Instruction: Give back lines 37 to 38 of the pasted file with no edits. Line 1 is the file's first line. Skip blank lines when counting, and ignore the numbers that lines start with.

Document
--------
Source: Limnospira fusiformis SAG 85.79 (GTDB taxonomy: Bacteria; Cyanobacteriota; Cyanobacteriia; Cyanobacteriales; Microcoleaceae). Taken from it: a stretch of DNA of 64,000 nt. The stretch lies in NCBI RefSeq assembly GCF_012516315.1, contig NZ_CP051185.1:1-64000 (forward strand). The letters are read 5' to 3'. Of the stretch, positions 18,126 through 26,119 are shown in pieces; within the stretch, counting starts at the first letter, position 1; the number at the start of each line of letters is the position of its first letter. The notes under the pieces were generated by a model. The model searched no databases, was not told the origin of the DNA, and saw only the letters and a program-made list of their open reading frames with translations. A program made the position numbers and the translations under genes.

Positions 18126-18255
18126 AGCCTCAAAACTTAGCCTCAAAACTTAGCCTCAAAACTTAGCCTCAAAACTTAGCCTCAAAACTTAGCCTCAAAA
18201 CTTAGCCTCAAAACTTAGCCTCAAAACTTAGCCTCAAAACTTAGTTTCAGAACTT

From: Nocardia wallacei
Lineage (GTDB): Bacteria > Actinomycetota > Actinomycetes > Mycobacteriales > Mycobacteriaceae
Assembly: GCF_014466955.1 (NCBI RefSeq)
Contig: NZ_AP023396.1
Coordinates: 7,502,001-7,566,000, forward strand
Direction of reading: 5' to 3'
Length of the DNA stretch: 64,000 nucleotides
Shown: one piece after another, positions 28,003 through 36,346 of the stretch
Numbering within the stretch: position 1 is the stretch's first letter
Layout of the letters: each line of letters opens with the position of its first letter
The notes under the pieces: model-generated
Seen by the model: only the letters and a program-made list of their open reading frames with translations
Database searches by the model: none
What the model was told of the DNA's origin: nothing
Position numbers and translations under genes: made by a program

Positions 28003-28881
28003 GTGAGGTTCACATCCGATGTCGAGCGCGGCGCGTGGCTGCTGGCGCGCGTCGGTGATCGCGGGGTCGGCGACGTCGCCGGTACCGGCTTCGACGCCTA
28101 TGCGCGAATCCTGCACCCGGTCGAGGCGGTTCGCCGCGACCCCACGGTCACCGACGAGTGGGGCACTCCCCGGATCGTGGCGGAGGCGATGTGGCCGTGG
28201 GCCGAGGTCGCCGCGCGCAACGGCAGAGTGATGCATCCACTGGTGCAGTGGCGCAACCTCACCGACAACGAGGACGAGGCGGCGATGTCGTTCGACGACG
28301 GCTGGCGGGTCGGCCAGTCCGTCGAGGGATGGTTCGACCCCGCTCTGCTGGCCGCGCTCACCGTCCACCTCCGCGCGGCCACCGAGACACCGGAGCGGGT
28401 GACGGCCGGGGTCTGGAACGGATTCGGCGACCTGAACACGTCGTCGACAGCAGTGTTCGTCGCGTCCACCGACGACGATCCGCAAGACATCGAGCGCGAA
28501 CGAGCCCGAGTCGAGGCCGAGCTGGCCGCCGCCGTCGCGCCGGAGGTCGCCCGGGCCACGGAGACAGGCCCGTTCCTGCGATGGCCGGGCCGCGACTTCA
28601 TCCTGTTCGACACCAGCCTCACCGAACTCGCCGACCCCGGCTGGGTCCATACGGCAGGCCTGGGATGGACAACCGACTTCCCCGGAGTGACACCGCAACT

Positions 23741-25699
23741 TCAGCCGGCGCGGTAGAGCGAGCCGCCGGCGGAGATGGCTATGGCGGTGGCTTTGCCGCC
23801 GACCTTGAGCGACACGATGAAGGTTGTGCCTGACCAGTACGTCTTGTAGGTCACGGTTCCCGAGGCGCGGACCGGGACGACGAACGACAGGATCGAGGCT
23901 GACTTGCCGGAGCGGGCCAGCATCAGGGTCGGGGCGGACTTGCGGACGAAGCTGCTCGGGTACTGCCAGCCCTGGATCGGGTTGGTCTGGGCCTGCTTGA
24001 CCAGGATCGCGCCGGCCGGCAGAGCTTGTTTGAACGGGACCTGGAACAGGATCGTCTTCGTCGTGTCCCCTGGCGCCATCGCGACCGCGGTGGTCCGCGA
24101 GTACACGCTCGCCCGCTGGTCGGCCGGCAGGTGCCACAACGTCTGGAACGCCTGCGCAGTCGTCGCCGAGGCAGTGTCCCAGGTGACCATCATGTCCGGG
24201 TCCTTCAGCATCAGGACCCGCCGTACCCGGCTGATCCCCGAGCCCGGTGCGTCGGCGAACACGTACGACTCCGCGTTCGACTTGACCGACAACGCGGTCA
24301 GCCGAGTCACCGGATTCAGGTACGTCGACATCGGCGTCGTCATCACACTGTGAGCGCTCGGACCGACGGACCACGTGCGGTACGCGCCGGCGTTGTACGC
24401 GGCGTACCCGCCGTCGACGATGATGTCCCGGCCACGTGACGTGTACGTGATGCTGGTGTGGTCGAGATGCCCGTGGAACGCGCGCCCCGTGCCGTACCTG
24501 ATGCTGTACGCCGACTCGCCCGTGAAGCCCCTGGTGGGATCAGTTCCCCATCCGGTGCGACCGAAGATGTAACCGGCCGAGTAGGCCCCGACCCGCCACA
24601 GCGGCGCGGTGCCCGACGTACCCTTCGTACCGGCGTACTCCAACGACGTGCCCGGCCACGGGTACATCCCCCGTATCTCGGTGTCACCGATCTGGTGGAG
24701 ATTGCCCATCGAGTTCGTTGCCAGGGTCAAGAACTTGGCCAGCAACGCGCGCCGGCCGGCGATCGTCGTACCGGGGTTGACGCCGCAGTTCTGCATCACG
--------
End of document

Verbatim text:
24501 ATGCTGTACGCCGACTCGCCCGTGAAGCCCCTGGTGGGATCAGTTCCCCATCCGGTGCGACCGAAGATGTAACCGGCCGAGTAGGCCCCGACCCGCCACA
24601 GCGGCGCGGTGCCCGACGTACCCTTCGTACCGGCGTACTCCAACGACGTGCCCGGCCACGGGTACATCCCCCGTATCTCGGTGTCACCGATCTGGTGGAG